VIOLATED! Women in Holocaust and Genocide
A GROUNDBREAKING ART EXHIBIT BY REMEMBER THE WOMEN INSTITUTE
Remember the Women Institute’s art exhibition opening at the Ronald Feldman Fine Arts Gallery on April 12, 2018 and running for a month, includes the works of an international group of twenty-seven artists.
Systematic sexual violence in our time has been associated with war and genocide, with Bosnia, Cambodia, Congo, Darfur, Eritrea, Guatemala, Nigeria, Rwanda, Sudan, and the Yezidi of Iraq as some of the most recent horrific examples. This exhibition presents artistic representations of and reactions to sexual violence during an earlier genocide, the Holocaust, as well as during most of these later genocides, as examples of what has happened to women throughout history.
While there is documentation and testimony, sexual violence during the Holocaust has for decades mostly been covered up, denied, or ignored. Artistic representation is one way to raise awareness about this heinous component of the Holocaust, as well as later genocides. Artists depicting the Holocaust include one survivor, as well as second and third generation descendants of survivors. American and Israeli artists of different generations range from the internationally famous such as Judy Chicago, Boris Lurie, and Nancy Spero to the less well-known, portraying sexual violence during the Holocaust in a variety of media and styles. As examples of the sexual violence that accompanied post-Holocaust genocidal upheavals, the exhibit also includes art about sexual violence during the genocides in most of the locations mentioned above. In these representations about later genocides, we see reflections of what happened to women during the Holocaust.
This trailblazing exhibition includes cutting-edge works on sexual violation by 27 American, Israeli, and other artists. They include (in alphabetical order): Ofri Akavia, Judy Chicago, Ayana Friedman, Regina José Galindo, Nechama Golan, Mitch Lewis, Shosh Kormosh, Judith Weinshall Liberman, Boris Lurie, Haim Maor, Naomi Markel, Anat Massad, Mary Mihelic, Dvora Morag, Nezhnie (Muriel Helfman), Racheli Roggel, Manasse Shingiro, Hana Shir, Nancy Spero, Linda Stein, Freddy Tsimba, Yocheved Weinfeld, Gil Yefman, Racheli Yosef, Safet Zec, Dvora Zelichov, and a Yezidi artist to be named. The accompanying catalog and wall text will provide background for the works of art, including artist statements about why they have dealt with this painful subject. An on-line virtual version of the exhibition (and lesson plan) is also planned. Educational events will be presented while the exhibition is being shown.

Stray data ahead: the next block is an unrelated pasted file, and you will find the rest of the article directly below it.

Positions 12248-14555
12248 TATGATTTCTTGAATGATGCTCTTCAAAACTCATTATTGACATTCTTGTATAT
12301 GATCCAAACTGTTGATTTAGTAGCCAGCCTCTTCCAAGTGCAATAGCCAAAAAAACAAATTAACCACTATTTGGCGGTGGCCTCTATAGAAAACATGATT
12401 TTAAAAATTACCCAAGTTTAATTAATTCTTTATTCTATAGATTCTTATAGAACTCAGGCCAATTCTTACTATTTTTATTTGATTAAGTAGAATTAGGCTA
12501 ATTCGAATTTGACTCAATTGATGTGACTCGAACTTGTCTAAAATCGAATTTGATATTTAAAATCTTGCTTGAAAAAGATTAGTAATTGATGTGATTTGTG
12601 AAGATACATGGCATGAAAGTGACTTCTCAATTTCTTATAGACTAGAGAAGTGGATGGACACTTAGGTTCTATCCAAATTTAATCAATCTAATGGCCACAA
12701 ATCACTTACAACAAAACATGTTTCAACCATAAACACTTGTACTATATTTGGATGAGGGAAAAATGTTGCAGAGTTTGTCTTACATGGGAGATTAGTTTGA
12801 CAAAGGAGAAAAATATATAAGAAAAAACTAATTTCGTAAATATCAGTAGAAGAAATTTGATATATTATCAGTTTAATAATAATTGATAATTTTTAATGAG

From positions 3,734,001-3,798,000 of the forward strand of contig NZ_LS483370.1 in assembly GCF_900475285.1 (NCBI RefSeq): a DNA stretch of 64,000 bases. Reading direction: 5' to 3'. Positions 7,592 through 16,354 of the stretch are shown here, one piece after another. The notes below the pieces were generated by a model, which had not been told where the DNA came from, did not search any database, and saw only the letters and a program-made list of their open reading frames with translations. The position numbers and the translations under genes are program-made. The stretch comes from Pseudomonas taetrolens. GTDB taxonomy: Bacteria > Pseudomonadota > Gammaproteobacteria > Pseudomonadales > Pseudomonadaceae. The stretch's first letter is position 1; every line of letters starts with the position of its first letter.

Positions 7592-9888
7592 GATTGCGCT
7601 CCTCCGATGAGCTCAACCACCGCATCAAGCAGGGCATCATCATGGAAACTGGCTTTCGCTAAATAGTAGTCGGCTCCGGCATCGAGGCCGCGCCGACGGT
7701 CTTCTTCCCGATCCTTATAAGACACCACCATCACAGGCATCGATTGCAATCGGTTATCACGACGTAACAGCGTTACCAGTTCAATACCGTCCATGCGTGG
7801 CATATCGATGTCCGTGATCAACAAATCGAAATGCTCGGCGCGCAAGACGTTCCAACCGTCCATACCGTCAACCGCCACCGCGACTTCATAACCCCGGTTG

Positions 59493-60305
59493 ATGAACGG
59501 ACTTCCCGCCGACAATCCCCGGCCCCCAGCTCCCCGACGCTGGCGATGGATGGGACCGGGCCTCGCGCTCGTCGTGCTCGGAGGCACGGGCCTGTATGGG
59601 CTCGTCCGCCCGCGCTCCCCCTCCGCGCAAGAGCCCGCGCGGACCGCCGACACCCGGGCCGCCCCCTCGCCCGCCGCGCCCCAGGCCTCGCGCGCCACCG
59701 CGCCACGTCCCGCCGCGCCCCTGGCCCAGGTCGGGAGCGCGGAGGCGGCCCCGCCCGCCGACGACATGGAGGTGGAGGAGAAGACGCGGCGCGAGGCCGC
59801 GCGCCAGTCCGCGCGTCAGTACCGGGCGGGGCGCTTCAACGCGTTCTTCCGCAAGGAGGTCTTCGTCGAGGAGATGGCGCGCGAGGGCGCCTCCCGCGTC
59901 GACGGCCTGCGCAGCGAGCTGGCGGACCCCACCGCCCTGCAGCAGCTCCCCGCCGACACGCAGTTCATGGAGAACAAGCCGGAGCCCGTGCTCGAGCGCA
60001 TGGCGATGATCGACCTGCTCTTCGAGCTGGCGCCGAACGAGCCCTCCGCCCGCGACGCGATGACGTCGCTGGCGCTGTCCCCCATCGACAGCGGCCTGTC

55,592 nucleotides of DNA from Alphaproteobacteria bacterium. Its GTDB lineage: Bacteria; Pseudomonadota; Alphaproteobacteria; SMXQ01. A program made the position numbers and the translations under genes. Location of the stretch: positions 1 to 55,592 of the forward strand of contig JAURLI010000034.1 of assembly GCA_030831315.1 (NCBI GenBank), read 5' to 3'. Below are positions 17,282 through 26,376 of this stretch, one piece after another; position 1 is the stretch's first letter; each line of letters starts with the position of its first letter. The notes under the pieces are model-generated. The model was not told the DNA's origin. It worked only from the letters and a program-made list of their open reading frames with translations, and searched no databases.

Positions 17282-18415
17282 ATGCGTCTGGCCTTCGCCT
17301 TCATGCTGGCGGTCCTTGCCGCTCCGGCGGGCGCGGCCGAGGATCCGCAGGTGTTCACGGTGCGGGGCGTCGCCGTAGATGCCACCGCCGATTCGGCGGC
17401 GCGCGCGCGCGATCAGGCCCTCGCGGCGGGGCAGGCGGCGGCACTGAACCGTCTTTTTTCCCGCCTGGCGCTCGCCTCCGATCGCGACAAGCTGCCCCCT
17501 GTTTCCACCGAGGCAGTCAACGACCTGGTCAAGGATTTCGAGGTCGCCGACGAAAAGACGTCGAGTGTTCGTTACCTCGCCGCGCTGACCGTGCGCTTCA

This exhibition grows out of the first book on the subject, Sexual Violence against Jewish Women during the Holocaust (Brandeis University Press, co-published by Remember the Women Institute, 2010). Exhibit academic advisor and project coordinator Dr. Rochelle G. Saidel co-edited the book with Dr. Sonja M. Hedgepeth. Curator is Dr. Batya Brutin, and Dr. Hedgepeth, Rebecca Pristoop, and Karen Shulman are on the exhibition team. There is also an Honorary Committee, which is helping the team. The exhibition and catalog are being funded by tax-deductible grants to Remember the Women Institute, our 501(c)(3) not-for-profit organization dedicated to integrating women’s stories into history. Through this art exhibition and the Institute’s related educational activities, we endeavor to make a more complete awareness of history and collective memory available for the education of today’s and future generations.
The earliest memoirs in the 1940s mentioned sexual violence during the Holocaust, but afterward the subject seemed to have almost disappeared. However, as proven in books, documentary films, interviews, and archived testimonies, various kinds of sexual violence were prevalent. These artworks commemorate and reflect upon this violence and serve to inform viewers about this missing part of history, encouraging empathy and shedding light on this heinous component of genocide. The exhibition reveals the past and confronts the present in order to include women’s stories in education for the future.
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The Remember the Women Institute, 2017
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